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Diller Pitching Aereo To Senate

Barry Diller plans to tell Congress that the future of online video is "simply 'more,'" more content, more choice, more control, and more online access to broadcast TV signals via his new service, Aereo.

According to an advance copy of his testimony, his advice to Congress, in written testimony for a Senate Commerce Committee hearing April 24, "The Emergence of Online Video: Is it the Future?," about the migration of video online, is "only to keep a careful watch as the marketplace develops." But he takes for granted that Aereo's delivery of time-shiftable TV station signals over the 'net to tablets, spart phones and computers is a consumer-friendly, government-friendly service. that is something broadcasters dispute in lawsuits alleging copyright infringement.

Diller pitches Aereo in his testimony as outsourcing access to an antenna and DVR, access to over-the-air broadcasts via antenna he argues consumers have a right to.

While Diller does not make a direct comparison between his service and home taping rights, in outlining the history of video distribution in a preamble to his Aereo pitch, he points out that the VCR made possible private, on-demand consumer consumption of content. He says that, "interestingly," content creators sued to block that technology, lost the suit, and the new market for VCRs "proved to be one of the most lucrative for those very same studios," he says. "Innovation can yield extraordinary benefits that are not always readily and immediately apparent."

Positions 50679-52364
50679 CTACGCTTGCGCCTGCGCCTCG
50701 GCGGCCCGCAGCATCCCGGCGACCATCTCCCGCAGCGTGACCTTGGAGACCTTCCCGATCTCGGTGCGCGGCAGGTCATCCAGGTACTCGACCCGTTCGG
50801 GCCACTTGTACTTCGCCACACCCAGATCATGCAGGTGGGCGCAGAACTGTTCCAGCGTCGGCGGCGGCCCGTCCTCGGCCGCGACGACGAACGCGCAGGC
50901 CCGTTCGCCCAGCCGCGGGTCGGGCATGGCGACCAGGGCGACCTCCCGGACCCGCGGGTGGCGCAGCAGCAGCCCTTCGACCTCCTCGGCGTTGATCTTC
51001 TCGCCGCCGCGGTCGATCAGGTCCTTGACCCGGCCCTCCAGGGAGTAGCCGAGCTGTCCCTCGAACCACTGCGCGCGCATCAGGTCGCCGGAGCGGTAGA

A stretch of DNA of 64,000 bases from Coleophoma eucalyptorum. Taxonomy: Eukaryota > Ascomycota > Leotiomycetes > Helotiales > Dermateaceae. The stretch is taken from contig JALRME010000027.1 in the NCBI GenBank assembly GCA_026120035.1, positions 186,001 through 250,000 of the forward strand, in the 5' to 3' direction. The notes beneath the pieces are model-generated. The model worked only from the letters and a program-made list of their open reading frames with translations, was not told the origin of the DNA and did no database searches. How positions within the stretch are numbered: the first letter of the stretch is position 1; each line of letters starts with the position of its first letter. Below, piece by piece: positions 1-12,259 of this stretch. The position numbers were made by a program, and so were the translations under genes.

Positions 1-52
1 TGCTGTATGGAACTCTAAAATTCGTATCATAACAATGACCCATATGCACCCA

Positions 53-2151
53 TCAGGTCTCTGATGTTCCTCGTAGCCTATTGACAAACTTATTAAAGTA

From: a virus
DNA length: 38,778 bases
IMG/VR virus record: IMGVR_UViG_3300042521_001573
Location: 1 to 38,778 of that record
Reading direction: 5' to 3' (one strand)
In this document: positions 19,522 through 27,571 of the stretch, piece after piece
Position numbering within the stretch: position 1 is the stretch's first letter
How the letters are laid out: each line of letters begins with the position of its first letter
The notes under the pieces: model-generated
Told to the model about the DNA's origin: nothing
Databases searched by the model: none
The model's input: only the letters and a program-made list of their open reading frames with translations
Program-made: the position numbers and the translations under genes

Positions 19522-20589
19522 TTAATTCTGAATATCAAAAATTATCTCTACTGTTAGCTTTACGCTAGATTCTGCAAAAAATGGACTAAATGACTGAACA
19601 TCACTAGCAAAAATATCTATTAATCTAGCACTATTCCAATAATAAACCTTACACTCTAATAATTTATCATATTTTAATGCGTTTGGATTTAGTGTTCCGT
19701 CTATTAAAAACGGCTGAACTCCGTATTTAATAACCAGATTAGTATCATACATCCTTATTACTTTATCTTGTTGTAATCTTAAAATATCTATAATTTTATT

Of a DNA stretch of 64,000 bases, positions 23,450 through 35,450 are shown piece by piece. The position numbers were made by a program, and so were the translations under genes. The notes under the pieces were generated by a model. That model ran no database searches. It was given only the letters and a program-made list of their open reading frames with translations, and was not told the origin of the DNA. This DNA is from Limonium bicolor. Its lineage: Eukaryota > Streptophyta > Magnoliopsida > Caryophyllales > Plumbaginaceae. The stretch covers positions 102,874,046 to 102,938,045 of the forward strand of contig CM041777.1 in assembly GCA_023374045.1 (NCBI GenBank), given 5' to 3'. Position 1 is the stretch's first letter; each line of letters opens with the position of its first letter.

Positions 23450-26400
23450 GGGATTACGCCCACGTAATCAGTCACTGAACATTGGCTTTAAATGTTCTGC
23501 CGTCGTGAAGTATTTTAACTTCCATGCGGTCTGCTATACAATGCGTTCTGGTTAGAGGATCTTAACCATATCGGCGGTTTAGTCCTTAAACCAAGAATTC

Diller talks about the future of video as online and on demand, but he also makes the case for the value of the broadcast signals his service is delivering, particularly compared to cable. "While innovation and competition can and should flourish in the online environment," he says, "it is important to protect and preserve the consumer's right to access free over-the-air broadcast television," he says, adding that about 15% of the TV viewing public are over-the-air only. "Even with the rise of cable channels and networks," he says, "the most popular television programming remains that which is distributed by the major broadcast networks. The four largest broadcast networks attract 8 to 12 million viewers each, whereas the most popular cable networks typically attract approximately 2 million viewers each."

Setting up his pitch for Aereo, he points out that there remain "technical challenges" to receiving a broadcast signal due to interference or the difficulty of installing a rooftop antenna. He does not add "Aereo to the rescue," but the point is clear. 

He does add an economic argument for Aereo, saying that taxpayers paid about $650 million to make sure over-the-air households could get a digital broadcast signal.